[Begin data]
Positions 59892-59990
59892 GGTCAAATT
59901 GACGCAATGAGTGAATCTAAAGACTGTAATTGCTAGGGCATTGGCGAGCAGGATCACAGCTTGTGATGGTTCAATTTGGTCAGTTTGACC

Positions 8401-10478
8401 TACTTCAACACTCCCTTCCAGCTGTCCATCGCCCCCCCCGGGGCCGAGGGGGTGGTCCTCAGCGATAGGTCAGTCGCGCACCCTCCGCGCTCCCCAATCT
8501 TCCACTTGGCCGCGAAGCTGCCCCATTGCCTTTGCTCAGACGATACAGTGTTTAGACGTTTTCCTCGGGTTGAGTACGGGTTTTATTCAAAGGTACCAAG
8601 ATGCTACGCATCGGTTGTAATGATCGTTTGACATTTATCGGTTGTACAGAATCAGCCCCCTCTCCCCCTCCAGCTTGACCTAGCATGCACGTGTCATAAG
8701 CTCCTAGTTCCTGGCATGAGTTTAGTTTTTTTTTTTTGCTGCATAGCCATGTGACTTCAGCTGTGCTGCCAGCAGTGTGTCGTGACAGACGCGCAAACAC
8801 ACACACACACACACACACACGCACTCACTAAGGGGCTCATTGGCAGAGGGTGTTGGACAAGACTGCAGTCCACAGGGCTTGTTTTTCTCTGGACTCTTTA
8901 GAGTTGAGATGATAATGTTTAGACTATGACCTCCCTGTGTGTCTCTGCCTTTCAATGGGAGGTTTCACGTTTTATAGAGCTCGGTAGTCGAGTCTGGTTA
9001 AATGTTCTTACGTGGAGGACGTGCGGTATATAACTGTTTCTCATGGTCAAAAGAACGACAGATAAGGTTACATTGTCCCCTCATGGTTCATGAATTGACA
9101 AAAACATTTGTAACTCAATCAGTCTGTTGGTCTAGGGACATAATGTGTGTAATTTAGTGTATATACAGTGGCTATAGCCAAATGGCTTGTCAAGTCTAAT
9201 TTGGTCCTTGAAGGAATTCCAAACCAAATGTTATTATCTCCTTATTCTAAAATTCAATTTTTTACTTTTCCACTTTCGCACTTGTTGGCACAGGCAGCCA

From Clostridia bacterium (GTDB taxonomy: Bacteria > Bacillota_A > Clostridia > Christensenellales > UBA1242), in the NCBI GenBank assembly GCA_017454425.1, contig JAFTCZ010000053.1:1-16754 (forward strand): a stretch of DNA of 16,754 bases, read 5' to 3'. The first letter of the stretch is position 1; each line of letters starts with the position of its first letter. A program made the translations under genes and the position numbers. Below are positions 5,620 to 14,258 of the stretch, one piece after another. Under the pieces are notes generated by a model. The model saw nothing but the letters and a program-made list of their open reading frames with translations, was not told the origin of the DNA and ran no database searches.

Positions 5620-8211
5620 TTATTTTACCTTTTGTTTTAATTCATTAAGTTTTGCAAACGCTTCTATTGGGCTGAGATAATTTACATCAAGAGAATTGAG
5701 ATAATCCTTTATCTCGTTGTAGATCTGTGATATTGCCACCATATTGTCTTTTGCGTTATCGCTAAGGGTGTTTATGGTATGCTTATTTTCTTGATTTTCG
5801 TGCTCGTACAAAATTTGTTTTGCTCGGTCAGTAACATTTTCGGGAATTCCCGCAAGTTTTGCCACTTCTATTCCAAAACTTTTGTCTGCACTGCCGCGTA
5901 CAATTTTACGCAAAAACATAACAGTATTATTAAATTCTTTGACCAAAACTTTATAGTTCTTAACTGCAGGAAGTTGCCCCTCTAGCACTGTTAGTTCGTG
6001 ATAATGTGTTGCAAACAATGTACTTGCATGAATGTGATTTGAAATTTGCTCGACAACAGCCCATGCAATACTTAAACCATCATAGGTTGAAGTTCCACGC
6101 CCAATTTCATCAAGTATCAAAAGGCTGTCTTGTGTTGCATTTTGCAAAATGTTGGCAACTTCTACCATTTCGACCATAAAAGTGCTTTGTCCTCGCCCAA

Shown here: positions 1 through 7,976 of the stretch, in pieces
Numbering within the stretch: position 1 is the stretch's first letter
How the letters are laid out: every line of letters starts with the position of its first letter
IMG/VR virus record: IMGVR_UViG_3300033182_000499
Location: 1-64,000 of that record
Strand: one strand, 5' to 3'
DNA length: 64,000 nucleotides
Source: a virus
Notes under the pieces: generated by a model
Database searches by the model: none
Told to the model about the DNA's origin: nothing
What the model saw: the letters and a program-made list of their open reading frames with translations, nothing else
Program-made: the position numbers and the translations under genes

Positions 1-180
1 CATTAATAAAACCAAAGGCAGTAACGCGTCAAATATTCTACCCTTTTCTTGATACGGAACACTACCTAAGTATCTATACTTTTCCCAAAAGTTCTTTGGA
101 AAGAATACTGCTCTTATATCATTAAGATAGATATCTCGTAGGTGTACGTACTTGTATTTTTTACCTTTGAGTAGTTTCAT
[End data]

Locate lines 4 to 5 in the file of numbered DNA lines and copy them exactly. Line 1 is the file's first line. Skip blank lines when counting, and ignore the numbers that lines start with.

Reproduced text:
Positions 8401-10478
8401 TACTTCAACACTCCCTTCCAGCTGTCCATCGCCCCCCCCGGGGCCGAGGGGGTGGTCCTCAGCGATAGGTCAGTCGCGCACCCTCCGCGCTCCCCAATCT